Spending my days in the world of enterprise analytics implementations, I meet a lot of characters. This week I had the pleasure of being introduced to a “friend” in the world of “why isn’t my TMS working”. This friend’s name is the “Zero Width Space” character, and its unicode value is U+200B. You can learn more about this character here.
This character is exactly what it sounds like, a character that appears in-line with other text, but has zero width, rendering it practically invisible. Here is what I mean:
Consider the two Signal snippets below:
Now, you might think that these snippets look identical, but you would be wrong, and here is why. In the first snippet, on the 6th line (tagjs.src = “//s.btstatic.com/tag.js#site=ABC123”;) there is a zero width space character after the site id (W32Q8am”).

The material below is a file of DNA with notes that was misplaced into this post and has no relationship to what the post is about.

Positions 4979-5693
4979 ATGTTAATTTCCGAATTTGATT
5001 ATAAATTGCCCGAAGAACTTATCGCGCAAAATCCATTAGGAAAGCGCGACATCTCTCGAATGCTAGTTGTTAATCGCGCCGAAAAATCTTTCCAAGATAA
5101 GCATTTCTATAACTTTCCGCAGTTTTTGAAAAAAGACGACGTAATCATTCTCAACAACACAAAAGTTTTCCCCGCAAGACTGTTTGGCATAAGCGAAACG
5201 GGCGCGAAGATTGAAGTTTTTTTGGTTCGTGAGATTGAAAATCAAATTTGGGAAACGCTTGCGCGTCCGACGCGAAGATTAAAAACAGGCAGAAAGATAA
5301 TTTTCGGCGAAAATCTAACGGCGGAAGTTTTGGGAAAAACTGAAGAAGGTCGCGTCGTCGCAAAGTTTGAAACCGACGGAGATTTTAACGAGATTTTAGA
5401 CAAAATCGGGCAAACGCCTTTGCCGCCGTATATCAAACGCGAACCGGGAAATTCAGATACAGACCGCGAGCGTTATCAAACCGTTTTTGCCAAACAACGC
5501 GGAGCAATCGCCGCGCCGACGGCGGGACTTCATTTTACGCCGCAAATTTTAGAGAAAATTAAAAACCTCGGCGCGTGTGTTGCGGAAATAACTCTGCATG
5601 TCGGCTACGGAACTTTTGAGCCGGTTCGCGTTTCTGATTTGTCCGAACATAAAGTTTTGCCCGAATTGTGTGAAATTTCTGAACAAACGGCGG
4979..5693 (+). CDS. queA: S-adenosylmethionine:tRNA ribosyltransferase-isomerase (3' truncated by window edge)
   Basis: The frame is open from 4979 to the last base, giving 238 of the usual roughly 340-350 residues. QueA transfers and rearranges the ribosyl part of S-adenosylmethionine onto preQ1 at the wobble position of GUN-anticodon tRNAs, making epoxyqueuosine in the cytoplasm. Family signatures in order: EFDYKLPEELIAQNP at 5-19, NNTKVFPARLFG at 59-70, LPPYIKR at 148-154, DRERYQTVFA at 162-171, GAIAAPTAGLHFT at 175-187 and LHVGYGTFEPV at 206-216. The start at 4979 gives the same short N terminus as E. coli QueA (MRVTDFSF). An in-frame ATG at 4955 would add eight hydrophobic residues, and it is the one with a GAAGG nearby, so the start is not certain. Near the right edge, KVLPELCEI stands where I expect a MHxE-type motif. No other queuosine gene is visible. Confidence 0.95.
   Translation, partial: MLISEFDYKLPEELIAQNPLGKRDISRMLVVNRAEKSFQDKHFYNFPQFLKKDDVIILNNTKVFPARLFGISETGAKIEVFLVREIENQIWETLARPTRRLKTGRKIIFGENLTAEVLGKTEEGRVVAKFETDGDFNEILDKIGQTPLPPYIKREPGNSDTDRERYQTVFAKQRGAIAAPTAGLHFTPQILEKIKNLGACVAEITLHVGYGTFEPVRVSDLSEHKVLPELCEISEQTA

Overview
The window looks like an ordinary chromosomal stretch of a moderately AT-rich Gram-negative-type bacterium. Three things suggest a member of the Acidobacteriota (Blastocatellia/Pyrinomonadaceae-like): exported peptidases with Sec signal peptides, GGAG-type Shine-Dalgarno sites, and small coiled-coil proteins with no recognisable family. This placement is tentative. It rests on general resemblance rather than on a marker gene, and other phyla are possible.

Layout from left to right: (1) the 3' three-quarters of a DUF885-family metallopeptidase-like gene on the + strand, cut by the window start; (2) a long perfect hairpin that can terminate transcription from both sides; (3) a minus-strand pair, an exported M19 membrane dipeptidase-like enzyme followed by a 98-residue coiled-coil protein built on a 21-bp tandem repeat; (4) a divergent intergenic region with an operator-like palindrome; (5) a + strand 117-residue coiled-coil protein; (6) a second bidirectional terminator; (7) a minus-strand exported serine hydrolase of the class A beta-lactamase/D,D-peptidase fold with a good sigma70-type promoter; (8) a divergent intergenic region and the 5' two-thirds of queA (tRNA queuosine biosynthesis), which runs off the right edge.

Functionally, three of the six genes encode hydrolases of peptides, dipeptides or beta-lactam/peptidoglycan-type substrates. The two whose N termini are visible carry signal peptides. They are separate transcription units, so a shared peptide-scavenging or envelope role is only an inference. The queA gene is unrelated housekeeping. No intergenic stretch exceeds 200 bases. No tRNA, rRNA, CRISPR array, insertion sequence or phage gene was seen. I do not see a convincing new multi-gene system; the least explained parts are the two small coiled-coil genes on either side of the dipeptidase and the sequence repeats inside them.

You can’t see it, but it’s there, and because it’s there, it prevents the snippet from correctly loading the site configuration, or even working at all. You can check by placing the cursor after the “am” in the side ID, then using the arrow keys to move it to the right.
Here is what it looks like on the only tool I found that actually correctly identifies its presence, www.dirtymarkup.com.
Apparently, this happens when code is copied to and from email clients that construct messages using HTML. This includes Gmail, so if you are using Gmail, this includes you.
So there you have it, invisible unicode characters. Feel free to leave a comment if you’ve experienced the same issue with zero width characters and if this solution was helpful to you!